Privacy Myth 1 - We Are Not Collecting Personal Data

Several years ago I parked my car into a car park. When collecting my car and driving out, I was surprised that I didn’t have to insert my parking token that I had just used to pay my parking fee. The barrier opened automatically, as if it magically knew I had paid. I quickly understood the ‘magic’ involved: there was a camera scanning the license plates of all cars entering and leaving the car park. The paper parking token I was given upon entry actually had the license plate of my car printed on it: that’s how my payment was linked to my car, and that’s how the barrier could tell I paid. Is the company responsible for maintaining the car park correct when it claims it is not collecting personal data?

(This is the first myth discussed in my book Privacy Is Hard and Seven Other Myths. Achieving Privacy through Careful Design, that will appear October 5, 2021 at MIT Press. The image is courtesy of Gea Smidt.)

Add friction to counter WhatsApp fraud

WhatsApp fraud, where criminals try to embezzle money from credulous, vulnerable victims, is rampant. Part of the problem is that with internet banking and especially banking apps, transferring money is a breeze. Here I discuss some methods that could help to protect potential victims, by adding some purposeful friction.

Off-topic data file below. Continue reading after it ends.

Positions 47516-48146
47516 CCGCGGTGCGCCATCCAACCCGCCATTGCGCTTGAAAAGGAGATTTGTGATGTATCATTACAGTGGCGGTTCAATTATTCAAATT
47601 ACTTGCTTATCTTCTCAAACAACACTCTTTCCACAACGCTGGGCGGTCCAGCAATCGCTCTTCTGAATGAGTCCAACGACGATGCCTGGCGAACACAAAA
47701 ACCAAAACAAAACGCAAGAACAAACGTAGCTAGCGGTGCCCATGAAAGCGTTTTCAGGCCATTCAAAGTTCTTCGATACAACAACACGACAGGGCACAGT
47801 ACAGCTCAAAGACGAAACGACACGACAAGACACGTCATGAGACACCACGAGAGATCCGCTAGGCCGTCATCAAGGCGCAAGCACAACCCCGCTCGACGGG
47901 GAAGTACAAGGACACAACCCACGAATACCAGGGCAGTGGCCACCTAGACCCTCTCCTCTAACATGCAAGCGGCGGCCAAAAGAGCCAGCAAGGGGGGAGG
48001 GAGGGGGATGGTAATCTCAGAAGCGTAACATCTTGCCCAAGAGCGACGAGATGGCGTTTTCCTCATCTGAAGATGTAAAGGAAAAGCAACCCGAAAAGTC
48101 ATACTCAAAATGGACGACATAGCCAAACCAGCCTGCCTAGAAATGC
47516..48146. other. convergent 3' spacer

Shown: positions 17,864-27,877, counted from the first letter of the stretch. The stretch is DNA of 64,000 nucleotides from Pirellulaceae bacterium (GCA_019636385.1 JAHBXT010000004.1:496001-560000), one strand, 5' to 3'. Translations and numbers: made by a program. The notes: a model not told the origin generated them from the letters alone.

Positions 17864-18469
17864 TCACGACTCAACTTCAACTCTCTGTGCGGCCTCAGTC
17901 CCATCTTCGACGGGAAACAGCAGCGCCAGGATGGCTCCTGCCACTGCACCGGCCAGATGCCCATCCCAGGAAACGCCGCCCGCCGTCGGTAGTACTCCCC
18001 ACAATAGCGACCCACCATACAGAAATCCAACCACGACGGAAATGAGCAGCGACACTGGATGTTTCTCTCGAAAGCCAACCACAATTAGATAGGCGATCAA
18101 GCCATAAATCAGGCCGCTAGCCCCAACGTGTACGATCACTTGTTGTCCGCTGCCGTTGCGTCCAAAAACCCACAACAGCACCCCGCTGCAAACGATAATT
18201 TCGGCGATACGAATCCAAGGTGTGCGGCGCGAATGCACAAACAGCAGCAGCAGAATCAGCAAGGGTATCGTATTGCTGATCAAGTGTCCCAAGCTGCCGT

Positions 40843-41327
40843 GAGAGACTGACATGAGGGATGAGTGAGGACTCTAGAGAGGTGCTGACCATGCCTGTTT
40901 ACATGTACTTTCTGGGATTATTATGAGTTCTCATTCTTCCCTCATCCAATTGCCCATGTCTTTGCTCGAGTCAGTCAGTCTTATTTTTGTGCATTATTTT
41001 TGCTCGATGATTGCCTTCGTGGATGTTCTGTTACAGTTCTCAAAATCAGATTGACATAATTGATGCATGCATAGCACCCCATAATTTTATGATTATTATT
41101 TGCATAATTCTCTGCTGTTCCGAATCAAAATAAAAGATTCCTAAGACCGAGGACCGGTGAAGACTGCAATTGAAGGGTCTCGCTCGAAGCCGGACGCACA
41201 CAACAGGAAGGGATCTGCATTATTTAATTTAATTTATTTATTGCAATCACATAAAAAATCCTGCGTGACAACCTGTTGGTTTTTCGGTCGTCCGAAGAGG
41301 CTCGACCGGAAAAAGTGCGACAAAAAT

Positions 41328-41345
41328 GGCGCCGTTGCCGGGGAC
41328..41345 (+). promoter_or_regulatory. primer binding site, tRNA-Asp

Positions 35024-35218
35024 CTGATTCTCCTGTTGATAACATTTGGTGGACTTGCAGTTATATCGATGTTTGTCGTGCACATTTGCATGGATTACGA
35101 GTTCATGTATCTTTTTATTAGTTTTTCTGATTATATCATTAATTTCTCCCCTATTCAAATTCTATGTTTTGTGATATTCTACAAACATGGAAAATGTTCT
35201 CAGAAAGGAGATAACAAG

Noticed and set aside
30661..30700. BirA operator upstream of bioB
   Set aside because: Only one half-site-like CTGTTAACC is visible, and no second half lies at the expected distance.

Using revocable privacy to mitigate the risk of false accusations

Every year I teach a privacy seminar, where groups of students pick a topic, to present in class and to write a paper about. Sometimes students pick revocable privacy, one of my research topics. This year, a group of students again did, and while studying it articulated a very interesting reason why revocable privacy is a useful construct. The impact of a false accusation may deter people from voicing the accusation at all. And using revocable privacy approaches may mitigate this.

The European Digital Identity framework

Two weeks ago the European Commission announced their proposal for a European Digital Identity framework. The proposal is actually an amendment of the eIDAS regulation from 2014. Here are some initial observations and recommendations.

Apple’s Private Relay. A first step towards Mixing for the Masses

Yesterday Apple announced a new privacy protecting service: iCloud Private Relay. Very roughly speaking it appears to be a VPN seasoned with some poor man’s mix networking, hiding your IP address from the websites you visit, while Apple doesn’t learn which sites you are visiting. I think Private Relay is a very pragmatic approach that offers a significant privacy improvement to users of any online service, albeit only to those users that have an iCloud+ subscription. But taking this idea a small step further, pushing it down the stack and implementing at the Internet layer itself, the privacy of all Internet users would be protected.